A misleading chart being spread on Facebook, erroneously dubbing the new coronavirus the “least deadly virus,” contains outdated information about the coronavirus and erroneous information about the death rate of the 2009 pandemic of H1N1.
Health officials around the world don’t yet know with certainty the death rate of COVID-19, the disease caused by the novel coronavirus, but some U.S. officials are currently estimating the disease is 10 times more fatal than the seasonal flu.
Posts circulating on Facebook, however, are erroneously dubbing the coronavirus the “least deadly virus” by spreading a chart homing in on fatality rates of other viruses. The chart was actually published in January, so it cites old data about coronavirus cases and deaths, and it contains an error that makes COVID-19 look less fatal than the 2009 H1N1 “swine flu” outbreak.
First, some context: While the World Health Organization has previously estimated the fatality rate of COVID-19 to be around 3.4%, that figure relies on known, confirmed cases of the disease — as we’ve previously written. The number very well may fall under 1%, as President Donald Trump has suggested, as more data about the total number of cases becomes available.
Still, an estimated 1% fatality rate is 10 times that of the seasonal flu, whose mortality rate is about 0.1% — a point Anthony Fauci, director of the National Institute of Allergy and Infectious Diseases, stressed to Congress on March 11.
The misleading chart, however, would suggest the virus is not so harmful. One user sharing the post in a conspiracy theory group said the virus was the “least deadly” and “most-hyped by the media.” His post alone was then shared by more than 10,000 others.
The chart was first published in a Jan. 30 story on Business Insider attempting to convey how the novel coronavirus compared to previous outbreaks; it did not include the “least deadly virus” label.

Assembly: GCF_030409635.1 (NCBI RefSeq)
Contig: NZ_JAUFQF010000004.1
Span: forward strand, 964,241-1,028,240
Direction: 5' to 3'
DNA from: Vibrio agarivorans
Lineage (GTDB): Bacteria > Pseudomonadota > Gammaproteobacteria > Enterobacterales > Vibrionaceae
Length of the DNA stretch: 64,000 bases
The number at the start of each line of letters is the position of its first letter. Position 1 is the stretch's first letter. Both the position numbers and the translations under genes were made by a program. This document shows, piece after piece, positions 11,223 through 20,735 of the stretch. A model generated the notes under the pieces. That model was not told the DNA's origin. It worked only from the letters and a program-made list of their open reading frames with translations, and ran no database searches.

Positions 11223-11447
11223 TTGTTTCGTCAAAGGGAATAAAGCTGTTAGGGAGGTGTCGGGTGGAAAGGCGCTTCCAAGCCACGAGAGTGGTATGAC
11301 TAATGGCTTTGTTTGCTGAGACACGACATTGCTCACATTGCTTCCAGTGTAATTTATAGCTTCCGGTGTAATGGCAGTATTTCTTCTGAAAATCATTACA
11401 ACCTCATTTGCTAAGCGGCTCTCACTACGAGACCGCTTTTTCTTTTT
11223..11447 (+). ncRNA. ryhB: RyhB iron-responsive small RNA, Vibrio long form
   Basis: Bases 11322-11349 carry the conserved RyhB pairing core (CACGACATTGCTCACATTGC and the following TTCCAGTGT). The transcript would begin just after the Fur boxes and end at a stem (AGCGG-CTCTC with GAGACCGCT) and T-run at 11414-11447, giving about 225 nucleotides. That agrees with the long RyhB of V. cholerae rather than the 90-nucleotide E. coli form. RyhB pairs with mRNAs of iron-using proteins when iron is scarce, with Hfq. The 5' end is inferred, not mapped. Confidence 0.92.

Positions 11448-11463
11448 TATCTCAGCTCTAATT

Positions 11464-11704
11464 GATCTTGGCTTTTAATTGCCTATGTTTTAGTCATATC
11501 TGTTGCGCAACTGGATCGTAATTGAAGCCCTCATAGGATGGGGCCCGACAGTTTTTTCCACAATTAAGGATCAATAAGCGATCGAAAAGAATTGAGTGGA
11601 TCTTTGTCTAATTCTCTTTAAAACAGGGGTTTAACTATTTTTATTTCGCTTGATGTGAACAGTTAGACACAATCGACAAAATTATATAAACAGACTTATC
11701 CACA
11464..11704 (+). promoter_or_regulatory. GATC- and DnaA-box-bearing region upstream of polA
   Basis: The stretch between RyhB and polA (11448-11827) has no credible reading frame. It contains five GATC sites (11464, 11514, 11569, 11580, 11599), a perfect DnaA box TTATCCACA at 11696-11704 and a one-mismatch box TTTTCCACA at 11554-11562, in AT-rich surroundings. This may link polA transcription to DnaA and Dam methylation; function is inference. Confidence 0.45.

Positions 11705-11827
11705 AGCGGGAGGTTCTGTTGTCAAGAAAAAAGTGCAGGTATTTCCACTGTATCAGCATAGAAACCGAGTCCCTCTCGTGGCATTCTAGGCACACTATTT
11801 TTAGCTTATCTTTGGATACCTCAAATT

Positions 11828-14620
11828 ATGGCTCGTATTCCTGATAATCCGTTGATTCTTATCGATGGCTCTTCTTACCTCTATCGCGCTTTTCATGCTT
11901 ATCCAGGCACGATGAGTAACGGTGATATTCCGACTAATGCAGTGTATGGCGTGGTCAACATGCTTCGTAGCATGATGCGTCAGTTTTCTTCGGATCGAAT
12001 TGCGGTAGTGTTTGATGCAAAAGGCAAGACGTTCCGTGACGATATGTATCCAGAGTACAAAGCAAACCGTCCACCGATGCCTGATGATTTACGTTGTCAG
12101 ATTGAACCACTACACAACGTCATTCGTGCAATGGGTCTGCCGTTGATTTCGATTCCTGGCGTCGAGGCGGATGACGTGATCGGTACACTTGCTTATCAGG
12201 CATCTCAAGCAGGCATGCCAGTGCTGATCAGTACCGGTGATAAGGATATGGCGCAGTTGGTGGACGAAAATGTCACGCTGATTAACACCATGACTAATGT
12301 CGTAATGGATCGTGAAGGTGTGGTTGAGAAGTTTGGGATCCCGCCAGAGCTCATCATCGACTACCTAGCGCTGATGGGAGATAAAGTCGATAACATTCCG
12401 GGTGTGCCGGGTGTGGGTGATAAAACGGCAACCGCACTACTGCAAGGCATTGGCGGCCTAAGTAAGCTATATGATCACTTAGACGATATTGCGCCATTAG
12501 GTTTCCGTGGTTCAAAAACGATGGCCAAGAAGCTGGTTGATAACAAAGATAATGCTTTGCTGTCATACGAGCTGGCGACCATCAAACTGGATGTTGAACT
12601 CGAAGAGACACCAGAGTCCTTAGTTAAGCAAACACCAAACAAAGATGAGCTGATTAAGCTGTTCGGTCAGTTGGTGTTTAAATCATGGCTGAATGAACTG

The numbers of novel coronavirus cases and deaths in that original chart, now spreading on Facebook, are listed as 9,812 and 213 respectively; the fatality rate is listed as 3.2% (below the fatality rate of several other viruses included in the chart). Those figures for the coronavirus are now outdated. As of March 16, there have been more than 174,000 confirmed cases and more than 6,700 deaths.
Further, the chart contains wrong information about the 2009 outbreak of H1N1 and lists the death rate of that outbreak as 17.4%. Business Insider later corrected the chart to show that that outbreak had a 0.02% fatality rate — consistent with an estimate from a 2013 study analyzing the pandemic — and issued an editor’s note Feb. 4 alerting readers to that fact.
Shayanne Gal, the digital publication’s graphic designer who created the chart, confirmed as much to us, saying in an email that “the post on Facebook features an incorrect, outdated version of our chart.”
“We did not claim that the coronavirus is the ‘least deadly virus’, and of course we made sure to state that those were the numbers we had as of the time reported,” Gal said.
Business Insider’s corrected chart (using data as of Feb. 4) showed that COVID-19 has a higher death rate than H1N1, disproving the “least deadly virus” label being used on social media. And while the amended version relied on confirmed cases and deaths as of early February, putting the new coronavirus fatality rate at 2.1%, even the 1% estimate cited by Fauci is much higher than the H1N1 rate.
We’ve previously explained the differences between the two outbreaks and the fact the new coronavirus is significantly more transmissible, and more lethal, than H1N1.
“2009 H1N1 Pandemic (H1N1pdm09 virus).” U.S. Centers for Disease Control and Prevention. Accessed 13 Mar 2020.
“Coronavirus COVID-19 Global Cases.” Center for Systems Science and Engineering, Johns Hopkins University. Accessed 13 Mar 2020.
Gal, Shayanne. Graphic designer, Business Insider. Email to FactCheck.org. 13 Mar 2020.
McDonald, Jessica and Lori Robertson. “Trump’s H1N1 Swine Flu Pandemic Spin.” FactCheck.org. 13 Mar 2020.
Rieder, Rem. “Trump and the Coronavirus Death Rate.” FactCheck.org. 5 Mar 2020.
Roos, Robert. “Study puts global 2009 pandemic H1N1 infection rate at 24%.” University of Minnesota Center for Infectious Disease Research and Policy. 24 Jan 2013.
“WATH LIVE: CDC, NIH director testify before House on coronavirus response (Day one).” Washington Post. YouTube. 11 Mar 2020.
“WHO Director-General’s opening remarks at the media briefing on COVID-19 – 3 March 2020.” World Health Organization. 3 Mar 2020.
Woodward, Aylin and Shayanne Gal. “One chart shows how the Wuhan coronavirus compares to other major outbreaks and pandemics in the last 50 years.” Business Insider. 30 Jan 2020.